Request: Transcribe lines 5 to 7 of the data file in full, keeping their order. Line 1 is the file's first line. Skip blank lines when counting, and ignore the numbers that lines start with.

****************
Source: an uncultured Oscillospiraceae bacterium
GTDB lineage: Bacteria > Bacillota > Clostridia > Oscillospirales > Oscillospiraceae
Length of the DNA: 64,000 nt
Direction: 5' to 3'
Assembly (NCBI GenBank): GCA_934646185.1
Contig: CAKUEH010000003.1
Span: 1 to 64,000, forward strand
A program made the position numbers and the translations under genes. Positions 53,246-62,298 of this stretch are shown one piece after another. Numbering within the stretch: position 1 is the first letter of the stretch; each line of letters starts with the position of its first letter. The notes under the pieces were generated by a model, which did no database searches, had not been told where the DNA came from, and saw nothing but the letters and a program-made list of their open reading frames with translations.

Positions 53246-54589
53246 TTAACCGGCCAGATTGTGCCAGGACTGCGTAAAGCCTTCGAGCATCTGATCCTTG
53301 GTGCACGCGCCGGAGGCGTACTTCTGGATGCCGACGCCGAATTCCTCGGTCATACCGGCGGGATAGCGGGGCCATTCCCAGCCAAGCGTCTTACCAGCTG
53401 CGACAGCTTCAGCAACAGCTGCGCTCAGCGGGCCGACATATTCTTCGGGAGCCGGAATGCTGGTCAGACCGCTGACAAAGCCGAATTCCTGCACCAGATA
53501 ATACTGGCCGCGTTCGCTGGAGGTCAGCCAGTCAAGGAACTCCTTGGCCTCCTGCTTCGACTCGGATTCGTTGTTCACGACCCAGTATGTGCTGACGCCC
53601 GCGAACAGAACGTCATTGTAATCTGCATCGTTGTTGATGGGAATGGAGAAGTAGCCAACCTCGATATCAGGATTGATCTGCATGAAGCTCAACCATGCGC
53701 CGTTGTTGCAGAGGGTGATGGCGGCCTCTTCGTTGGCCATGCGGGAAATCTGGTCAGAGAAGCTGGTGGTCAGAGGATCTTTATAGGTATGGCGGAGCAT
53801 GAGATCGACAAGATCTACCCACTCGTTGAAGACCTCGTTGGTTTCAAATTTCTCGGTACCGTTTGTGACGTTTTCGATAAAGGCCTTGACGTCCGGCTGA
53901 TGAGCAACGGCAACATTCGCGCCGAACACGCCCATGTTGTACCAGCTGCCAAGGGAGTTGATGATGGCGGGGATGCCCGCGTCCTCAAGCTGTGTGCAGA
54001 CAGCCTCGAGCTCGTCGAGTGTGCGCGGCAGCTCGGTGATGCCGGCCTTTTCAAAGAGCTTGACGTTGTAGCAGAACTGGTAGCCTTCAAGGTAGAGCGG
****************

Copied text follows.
Assembly (NCBI GenBank): GCA_934646185.1
Contig: CAKUEH010000003.1
Span: 1 to 64,000, forward strand